Health is important and all too easy to take for granted. Just think about the last time you were struck down by a cold, and realised that you never quite appreciated the joy of breathing through both nostrils. The overwhelming experience of university, with its exam-stress lows and victorious end-of-semester highs, means it's even easier to forget our health, right when it matters the most. That's why we have initiatives like the H.Squad and information hubs (like this on here) to help.

Mental health

University isn’t all sunshine, rainbows and late morning lectures. Sometimes it’s more like a downpour of exams, or cloudy from exhaustion with a chance of infuriating group assignment. Roughly 1 in 5 Australians will suffer from a mental health disorder each year. And uni students are even more likely to be affected. In fact, 4 in every 5 students report feeling stressed or anxious. So chances are the topic of mental health is going to come up in your time here.

To help prepare you, we’re breaking down stigma and the facts of what you need to know. Here, you can do everything from learn how to identify potential warning signs in yourself and others, to understand and action what happens next when you need help.

Headspace

National organisation providing information and support for young people aged 16-25. Has an online support service where you can talk 1-on-1 with an eheadspace clinician via an online chat, email or over the phone. Find out more.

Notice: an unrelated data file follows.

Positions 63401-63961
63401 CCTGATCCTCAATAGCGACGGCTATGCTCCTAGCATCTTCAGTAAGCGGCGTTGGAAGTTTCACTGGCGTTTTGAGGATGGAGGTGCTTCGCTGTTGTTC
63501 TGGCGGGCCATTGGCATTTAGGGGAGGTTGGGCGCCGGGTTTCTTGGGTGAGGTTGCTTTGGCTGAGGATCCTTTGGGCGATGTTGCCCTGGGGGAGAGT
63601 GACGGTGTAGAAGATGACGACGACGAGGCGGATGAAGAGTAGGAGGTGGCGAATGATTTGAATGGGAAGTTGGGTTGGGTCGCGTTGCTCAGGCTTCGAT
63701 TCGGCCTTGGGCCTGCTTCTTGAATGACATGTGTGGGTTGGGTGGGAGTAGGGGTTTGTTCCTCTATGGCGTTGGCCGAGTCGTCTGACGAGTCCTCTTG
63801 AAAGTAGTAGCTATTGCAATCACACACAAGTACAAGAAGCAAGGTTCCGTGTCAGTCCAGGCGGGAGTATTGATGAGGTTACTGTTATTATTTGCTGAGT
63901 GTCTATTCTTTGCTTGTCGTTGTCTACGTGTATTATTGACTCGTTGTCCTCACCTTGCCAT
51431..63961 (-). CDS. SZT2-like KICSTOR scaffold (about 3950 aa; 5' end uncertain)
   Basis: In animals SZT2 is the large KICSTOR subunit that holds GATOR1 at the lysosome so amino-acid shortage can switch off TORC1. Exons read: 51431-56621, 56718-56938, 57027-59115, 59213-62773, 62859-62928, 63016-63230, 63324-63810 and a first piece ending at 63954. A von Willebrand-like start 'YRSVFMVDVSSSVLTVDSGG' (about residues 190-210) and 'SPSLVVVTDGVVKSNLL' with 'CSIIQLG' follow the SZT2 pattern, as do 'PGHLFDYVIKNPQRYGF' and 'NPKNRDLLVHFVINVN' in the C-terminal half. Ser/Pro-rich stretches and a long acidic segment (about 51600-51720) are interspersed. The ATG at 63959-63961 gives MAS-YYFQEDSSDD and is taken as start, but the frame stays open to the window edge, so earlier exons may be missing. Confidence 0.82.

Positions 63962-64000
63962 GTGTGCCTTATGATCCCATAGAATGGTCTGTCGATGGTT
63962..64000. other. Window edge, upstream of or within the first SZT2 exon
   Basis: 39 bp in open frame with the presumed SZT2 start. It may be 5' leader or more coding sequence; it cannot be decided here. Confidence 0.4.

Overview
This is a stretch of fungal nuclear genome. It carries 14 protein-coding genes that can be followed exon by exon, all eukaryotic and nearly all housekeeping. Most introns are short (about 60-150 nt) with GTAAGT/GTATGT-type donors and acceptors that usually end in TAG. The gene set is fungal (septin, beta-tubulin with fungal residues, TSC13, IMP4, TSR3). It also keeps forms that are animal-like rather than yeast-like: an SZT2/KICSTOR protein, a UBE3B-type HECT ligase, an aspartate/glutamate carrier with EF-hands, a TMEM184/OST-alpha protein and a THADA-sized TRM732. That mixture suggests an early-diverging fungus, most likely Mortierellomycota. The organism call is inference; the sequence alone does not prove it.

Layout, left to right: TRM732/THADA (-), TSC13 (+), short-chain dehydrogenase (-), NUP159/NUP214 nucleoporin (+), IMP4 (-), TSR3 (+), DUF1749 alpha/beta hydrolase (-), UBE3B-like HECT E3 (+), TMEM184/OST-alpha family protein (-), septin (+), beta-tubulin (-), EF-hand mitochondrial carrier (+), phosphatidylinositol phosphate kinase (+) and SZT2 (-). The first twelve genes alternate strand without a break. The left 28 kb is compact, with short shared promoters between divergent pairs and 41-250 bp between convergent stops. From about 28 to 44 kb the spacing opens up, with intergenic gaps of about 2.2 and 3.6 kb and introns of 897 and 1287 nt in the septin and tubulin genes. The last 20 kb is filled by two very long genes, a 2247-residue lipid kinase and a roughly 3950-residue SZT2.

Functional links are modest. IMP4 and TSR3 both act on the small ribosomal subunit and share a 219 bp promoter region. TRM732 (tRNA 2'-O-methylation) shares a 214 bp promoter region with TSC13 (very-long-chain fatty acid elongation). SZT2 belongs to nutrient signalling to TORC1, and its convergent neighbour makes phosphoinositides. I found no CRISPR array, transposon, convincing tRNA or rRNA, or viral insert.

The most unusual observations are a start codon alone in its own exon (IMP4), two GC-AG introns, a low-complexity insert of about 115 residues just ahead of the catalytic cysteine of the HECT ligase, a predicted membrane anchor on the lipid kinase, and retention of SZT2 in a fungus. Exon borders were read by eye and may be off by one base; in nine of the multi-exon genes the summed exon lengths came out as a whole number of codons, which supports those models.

Beyond Blue

National organisation providing information and support for all ages. Also has an online chat service (3pm - midnight), phone and email support lines. Find out more.

Black Dog Institute

National organistion providing information, support and 'self tests' for a range of mental health conditions including depression and bipolar disorder. Find out more.

Sexual health

Your sexual health is just as important as any other aspect of your wellbeing. Especially while you’re here. Because there’s great news: university is often a time for sexual exploration. The not-so-great news: it means students are at a higher risk for things like un-safe sex, sexually transmitted infections (STIs), sexual assault and harassment.

We’d like to make getting frisky a little less risky, so we’ve created these pages to talk about all things sex and sexuality. Learn about the services available if you need support dealing with things like the morning after pill or an STI check. And what you need to know if you’re sexually active (or would like to be). Safe sex. The legality of dick pics. What consent is. What consent isn’t. (Hint: a ‘no’ always means no. No more to it.) We’re putting it all to bed.

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    Contraception 101: What you need to know

  • Male doctor and patient consultation
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    A guide to getting an STI check

  • Young couple